WIMBLEDON, ENGLAND — The Pospisil took a licking.
Not a complete thrashing, not an utter demolition. But still, let’s not spin the truth, a straight set quarter-finals loss to the darling of British tennis.
Vasek Pospisil was game, just nowhere near good enough to halt Andy Murray’s progression to the semifinals of a tournament he won two years ago. Though the Scotsman next has to content with the serenely imperious Roger Federer, who finally dropped a serve game, whilst eliminating Frenchman Gilles Simon.
Give the qualifier 23-year-old from Vernon, B.C., this much: He dusted off at least one Brit and two seeded opponents en route to Wednesday’s Centre Court contest with the No. 3 seed at SW19.
Advanced further than other Canadian at the All England Club this time ’round, only the second male from the colonies do get inside the Final 8 in the Open era.
That should provide considerable comfort in a few days time, when the amiable young man gets around to truly digesting events of the past fortnight.
Just don’t pretend, as some overly excitable commentators are already claiming, that Pospisil got a bum rap from the chair umpire, who may be a fussy pedantic but had the rules very much on his side, in first warning and then penalizing the Canuck for the time he was taking between serves.
What Pospisil was doing was taking some preciously extended rests, as he was clearly exhausted after playing 19 single sets and a dozen sets of doubles.
As fit as he may be, the poor guy was entirely spent, thighs quivering on all those run-down balls — reaching nowhere near enough of them, especially in the long rallies that were clearly a tactical plan for Murray — and simultaneously dealing with the keen if exquisite pressure of taking on a British luminary, in front of a partisan crowd that included the Duke and Duchess of Cambridge (that’s William and Kate), David Beckham and marathon goddess Paula Radcliff, on the most legendary sward of grass in tennis.
That it ended 6-4, 7-5, 6-4 should surprise nobody. That it was the unseeded Pospisil, with a world ranking of 56 on the ATP computer — that’s the stunning part, not to be forgotten in the lament (from a Canadian perspective) of this outcome.
Pospisil has gone from being a nobody — at least beyond the tennis cognoscenti — to being a somebody, perchance a near-equal to his compatriots Milos Raonic and Eugenie Bouchard, who disappeared from Wimbledon what now feels like ages ago. (And for Bouchard, flicked off in the first round, it was.)
Both players, Pospisil and Murray, opened with nice clean starts, each holding to live in their service games. Pospisil had to chase, though, in his next service, which featured an exciting double-figure strokes exchange — Murray at the net, Pospisil picking up the volley to hit into the empty court, Murray in hot pursuit of another drop shot, the pointing finished off at the net in Murray’s break favor,
It was 3-1 when the rain moved in, forcing a 40-minute stand-down as the players retired from the court — though officials did not take advantage of that opportunity by closing the roof.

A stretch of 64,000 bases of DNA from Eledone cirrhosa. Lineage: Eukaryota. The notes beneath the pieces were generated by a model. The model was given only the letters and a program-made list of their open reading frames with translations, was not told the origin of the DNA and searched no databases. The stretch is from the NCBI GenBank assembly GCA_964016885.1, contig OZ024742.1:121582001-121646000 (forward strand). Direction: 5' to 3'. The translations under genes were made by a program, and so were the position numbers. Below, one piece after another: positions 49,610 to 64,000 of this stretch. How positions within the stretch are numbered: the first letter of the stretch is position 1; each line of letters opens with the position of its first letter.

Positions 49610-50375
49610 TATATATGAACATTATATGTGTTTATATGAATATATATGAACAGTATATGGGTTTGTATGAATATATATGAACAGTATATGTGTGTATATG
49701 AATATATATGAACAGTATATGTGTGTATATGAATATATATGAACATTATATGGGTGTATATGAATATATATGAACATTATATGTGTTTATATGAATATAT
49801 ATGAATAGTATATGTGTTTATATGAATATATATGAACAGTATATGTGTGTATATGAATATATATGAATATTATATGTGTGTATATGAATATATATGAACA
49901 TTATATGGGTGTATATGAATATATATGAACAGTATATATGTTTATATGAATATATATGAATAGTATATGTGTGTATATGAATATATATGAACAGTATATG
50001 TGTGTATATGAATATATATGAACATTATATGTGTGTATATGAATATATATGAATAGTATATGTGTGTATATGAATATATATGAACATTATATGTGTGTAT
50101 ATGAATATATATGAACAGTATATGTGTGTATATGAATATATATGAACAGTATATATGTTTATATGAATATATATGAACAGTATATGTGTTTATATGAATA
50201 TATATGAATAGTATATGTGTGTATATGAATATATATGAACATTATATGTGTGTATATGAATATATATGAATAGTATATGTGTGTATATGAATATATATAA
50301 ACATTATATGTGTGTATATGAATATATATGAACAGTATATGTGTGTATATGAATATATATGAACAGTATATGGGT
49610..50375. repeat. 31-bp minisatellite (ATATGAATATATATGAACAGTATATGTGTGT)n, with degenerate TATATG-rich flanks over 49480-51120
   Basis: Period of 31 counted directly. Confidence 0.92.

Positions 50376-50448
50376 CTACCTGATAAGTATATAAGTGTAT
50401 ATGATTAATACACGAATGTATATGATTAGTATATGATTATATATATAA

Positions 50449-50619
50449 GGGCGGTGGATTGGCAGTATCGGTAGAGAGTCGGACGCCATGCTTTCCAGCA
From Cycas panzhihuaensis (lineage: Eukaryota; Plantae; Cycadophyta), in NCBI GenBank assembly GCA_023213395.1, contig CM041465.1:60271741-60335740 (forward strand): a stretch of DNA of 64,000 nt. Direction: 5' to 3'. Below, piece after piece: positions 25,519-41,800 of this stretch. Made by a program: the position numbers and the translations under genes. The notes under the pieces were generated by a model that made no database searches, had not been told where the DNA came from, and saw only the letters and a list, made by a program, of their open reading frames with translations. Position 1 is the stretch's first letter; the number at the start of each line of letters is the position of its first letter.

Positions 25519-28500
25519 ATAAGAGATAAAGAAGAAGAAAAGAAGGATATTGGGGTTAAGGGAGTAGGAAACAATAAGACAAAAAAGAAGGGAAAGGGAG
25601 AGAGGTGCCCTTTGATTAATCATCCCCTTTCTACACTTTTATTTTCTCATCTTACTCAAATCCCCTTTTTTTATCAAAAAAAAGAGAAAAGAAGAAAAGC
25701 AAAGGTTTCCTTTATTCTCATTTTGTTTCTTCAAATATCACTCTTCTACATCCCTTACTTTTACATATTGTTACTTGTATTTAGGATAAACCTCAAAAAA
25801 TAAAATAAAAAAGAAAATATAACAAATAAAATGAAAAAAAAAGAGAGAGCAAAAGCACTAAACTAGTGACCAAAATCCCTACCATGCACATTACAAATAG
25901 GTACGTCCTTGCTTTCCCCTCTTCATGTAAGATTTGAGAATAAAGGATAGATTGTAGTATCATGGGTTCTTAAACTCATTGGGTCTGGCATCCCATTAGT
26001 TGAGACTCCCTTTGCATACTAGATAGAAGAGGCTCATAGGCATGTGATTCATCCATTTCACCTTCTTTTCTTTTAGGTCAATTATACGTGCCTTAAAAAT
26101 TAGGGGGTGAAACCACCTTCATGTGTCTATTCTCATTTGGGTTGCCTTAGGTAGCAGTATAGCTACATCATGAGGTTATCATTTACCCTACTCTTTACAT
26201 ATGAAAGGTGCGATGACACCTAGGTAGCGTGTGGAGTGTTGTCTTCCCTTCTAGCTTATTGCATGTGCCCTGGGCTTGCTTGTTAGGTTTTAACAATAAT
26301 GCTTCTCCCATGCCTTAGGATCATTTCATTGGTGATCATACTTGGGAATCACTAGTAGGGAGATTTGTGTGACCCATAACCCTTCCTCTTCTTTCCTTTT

The shower-burst gave Pospisil a second chance to make a good impression and he did look feistier, more like he belonged, upon resumption of play, with some magnificent retrievals. But, handed an opening to break Murray back, he failed to seize the moment on an overhead smash, knocking the ball into the net, and the Scotsman held serve.
There were brilliant rallies and exchanges as the match continued but an inevitability settled over the affair when Pospisil was broken in the 11th game of the second set — after some energy-sapping points — which Murray went on to win 7-5.
Just before that set concluded (5-5, 30-all), Pospisil was warned by the chair umpire, first time, about delay — which seemed a bit harsh, whilst losing his serve and about to go two sets down.
Pospisil was clearly annoyed by the intrusion, which may have messed with his timing and state of mind. In any event, he took a bathroom break between sets and then came back to cast another glance at his ever-present little blue book.
Nothing he read there made any impact, though Pospisil did save a couple of service games that seemed on the verge of being lost. The time violation penalty was issued during Game 9 of that third set — boos even from the Murray-adoring crowd — but Pospisil got all tangled up in an improvised return shot between the legs, and the home-boy had another break 5-4, then serving out for the set and the match at 6-4.
It had not unfolded quite so seamlessly for the Scotsman as most had anticipated, yet nevertheless stuck close enough Pospisil’s pre-written and pre-filed Wimbledon obituary.
The pundits had come this close to calling him totally rank, while conceding that, yeah, the Canadian seemed a nice chap. And Lord, he’d played a lot of tennis — nearly 20 hours on the courts before this quarters had even begun.
But the facts are the facts: Pospisil had never taken so much as a set off Murray in their previous encounters.
And look at the numbers:
Career grand slam record for Murray 149-35; for Pospisil 10-11.
Career record for Murray 526-157; for Pospisil 61-74.
Wimbledon record for Murray 45-8; for Pospisil 5-3.
Titles for Murray 5; titles for Pospisil 0.
He was the lowest-ranked player, by a comfortable margin, left in the men’s draw.
Pospisil’s teensiest advantage might have been his big serve, but he had no answer for Murray’s serve to the forehand.
For Murray, who’s reached the Wimbledon semis five times before, it was his 150th Grand Slam match won.
Fresh and fearless was fine for Pospisil. It just wasn’t anywhere near good enough.